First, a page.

Houston Matters

How Are Environmental Regulations Impacting Deer Park? Mayor Weighs In

Last week, the U.S. Supreme Court put a temporary hold on a new EPA rule designed to cut carbon emissions from coal-fired power plants. That ruling may have dwarfed another environmental discussion taking place here in Houston at the annual Hot Air Topics Conference hosted by the Gulf Coast Air and Waste Management Association. There, […]

Last week, the U.S. Supreme Court put a temporary hold on a new EPA rule designed to cut carbon emissions from coal-fired power plants. That ruling may have dwarfed another environmental discussion taking place here in Houston at the annual Hot Air Topics Conference hosted by the Gulf Coast Air and Waste Management Association. There, public officials as well as regulatory, industry, legal and environmental professionals all gathered to discuss another EPA rule, which lowers the ground-level ozone threshold from 75 to 70 parts per billion. Basically, it requires less smog-forming ozone caused by cars, trucks, and industry.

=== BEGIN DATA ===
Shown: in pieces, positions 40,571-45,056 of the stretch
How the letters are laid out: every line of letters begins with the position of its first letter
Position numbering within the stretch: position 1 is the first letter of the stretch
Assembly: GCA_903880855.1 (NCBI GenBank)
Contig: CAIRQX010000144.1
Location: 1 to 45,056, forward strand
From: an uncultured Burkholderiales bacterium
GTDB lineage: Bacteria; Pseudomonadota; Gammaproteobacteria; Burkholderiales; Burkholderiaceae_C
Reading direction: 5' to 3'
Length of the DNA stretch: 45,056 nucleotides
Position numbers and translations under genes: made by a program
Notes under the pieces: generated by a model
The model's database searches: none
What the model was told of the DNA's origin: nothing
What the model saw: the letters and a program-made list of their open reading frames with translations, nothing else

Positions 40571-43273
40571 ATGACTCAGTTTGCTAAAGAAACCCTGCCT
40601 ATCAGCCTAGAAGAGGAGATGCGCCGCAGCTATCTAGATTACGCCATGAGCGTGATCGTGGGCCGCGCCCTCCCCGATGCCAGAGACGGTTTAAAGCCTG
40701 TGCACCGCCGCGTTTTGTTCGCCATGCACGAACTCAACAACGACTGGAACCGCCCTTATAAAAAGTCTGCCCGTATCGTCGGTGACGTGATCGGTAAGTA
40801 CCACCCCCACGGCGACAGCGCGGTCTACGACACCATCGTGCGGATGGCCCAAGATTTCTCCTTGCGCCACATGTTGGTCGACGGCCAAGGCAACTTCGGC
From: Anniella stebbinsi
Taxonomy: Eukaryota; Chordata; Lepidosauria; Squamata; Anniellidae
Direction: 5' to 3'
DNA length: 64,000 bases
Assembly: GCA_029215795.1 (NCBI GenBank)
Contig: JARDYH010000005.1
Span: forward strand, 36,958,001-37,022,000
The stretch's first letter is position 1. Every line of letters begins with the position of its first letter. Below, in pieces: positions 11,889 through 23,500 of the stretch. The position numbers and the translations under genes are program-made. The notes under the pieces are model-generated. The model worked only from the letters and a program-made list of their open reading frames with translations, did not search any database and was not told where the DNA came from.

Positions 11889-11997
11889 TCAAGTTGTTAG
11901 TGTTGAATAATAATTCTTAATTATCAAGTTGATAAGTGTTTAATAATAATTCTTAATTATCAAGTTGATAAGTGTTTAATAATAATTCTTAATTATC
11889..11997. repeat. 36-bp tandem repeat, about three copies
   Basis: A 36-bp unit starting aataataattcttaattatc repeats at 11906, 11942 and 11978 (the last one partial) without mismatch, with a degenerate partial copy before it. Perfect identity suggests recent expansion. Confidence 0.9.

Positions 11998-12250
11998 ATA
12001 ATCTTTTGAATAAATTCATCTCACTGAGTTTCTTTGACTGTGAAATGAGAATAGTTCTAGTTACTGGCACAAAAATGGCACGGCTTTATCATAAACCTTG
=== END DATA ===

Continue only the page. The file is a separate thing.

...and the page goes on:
When the rule was announced in the fall, both industry and environmental groups were unhappy. Environmentalists cited health risks as reason to advocate for an even lower target. Industry groups and conservative lawmakers opposed any change at all, calling it costly and unnecessary and noting the ozone standard had just been lowered to 75 ppb in 2008.

Some of the communities on the east side of Greater Houston are particularly concerned. While everyone wants to minimize any potential health risks, industry plays such a large part in those communities’ economies, and some officials are concerned jobs could be threatened.

We talk with one such official: Deer Park Mayor Jerry Mouton, Jr. He shares why he opposes the new rule and what he sees as its potential impact on communities like Deer Park.

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